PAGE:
Reaktor 5.1, released on 22 December 2005, and presented as a Christmas present, features new Core Cell modules, and a new series of FX and ensembles. Also a number of bug fixes were implemented.

The release of Reaktor 5.5 was announced for 1 September 2010. It features a revised interface as well as other changes.

Version 6

Reaktor 6.0 was released on September 9th 2015. It features many new improvements for advanced programmers. A new "Blocks" feature allowed for the development of rackmount style modular "patches" for creating synthesizers and effects.[4]


From the end-user standpoint, Reaktor is a sound creation/manipulation tool with a modular interface.[5] Its patches consist of modules, connected by lines to provide a visual interpretation of signal flow. The building blocks used give Reaktor users freedom of choice to help shape their sound design. The modules are categorized into particular hierarchy to aid clarity in patching.

The patcher window allows one to navigate the inner structure of user's models. Many factory-shipped objects within Reaktor can be accessed and edited, and new objects can be generated on the fly. Each of the Reaktor modules is defined by its inner workings, and expansion thereof to the users' specification comes with relative ease.[6]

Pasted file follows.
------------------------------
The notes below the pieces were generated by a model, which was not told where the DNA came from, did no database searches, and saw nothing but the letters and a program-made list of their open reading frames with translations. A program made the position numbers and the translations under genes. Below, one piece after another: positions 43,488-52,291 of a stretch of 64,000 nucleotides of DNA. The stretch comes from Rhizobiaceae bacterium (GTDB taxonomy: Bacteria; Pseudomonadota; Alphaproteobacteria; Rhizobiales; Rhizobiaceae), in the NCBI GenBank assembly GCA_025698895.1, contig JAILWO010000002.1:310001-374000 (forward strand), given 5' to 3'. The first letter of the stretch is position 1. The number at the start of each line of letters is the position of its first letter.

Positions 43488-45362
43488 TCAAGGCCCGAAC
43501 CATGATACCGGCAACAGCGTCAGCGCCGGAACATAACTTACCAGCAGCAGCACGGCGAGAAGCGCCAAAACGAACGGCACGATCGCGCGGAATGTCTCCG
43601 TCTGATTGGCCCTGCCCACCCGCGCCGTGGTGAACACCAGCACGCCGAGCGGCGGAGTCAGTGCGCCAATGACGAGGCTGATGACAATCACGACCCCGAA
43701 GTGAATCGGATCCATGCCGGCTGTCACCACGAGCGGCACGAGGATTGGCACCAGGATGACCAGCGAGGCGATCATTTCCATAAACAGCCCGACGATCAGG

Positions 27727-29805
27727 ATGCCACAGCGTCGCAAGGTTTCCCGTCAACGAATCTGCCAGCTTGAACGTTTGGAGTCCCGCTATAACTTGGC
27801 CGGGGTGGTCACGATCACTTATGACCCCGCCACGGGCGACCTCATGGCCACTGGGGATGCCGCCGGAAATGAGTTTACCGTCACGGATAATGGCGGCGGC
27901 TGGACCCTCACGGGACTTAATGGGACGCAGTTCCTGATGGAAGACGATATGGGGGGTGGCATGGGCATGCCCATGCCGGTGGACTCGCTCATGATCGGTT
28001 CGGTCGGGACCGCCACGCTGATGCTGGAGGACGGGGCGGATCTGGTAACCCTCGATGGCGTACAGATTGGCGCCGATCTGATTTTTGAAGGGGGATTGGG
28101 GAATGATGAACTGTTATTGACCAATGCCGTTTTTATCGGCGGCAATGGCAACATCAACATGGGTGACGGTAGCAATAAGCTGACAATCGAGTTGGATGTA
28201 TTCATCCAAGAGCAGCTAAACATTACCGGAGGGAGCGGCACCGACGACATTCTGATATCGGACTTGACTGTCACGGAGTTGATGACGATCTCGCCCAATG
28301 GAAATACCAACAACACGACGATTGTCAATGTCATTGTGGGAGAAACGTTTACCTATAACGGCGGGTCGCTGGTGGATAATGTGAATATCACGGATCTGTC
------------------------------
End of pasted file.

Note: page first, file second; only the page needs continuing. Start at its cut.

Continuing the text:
The objects that are available within Reaktor range from simple math operators to large sound modules. Implementation of Core Technology with version 5 enables user to view and edit the structure of any "Core Module" building block. Although such editing can be an exceptionally powerful tool,[7] successful manipulation of Core Cells with predictable results requires in-depth knowledge of algorithmic implementation of signal generation and processing. Native Instruments promote this functionality with online side-by-side comparison of Core implementation of simple DSP algorithm against C++ pseudocode.[8][9]

Reaktor enables a user to implement variables (static or dynamic) which are used as defining properties of the patch. Users have an ability to generate a GUI of their own to provide dynamic control to their systems. Starting with version 4, Reaktor supports user-generated graphical content, enabling many users to generate original look and feel of their instruments.

A finished Reaktor ensemble may be loaded into a host sequencer (such as Steinberg Cubase or Ableton Live), and used as a stand-alone software plug-in for audio generation or processing (a multi-format proprietary loader is included with the software). Each panel control in the ensemble is capable of MIDI automation in the host sequencer.

Reaktor Ensembles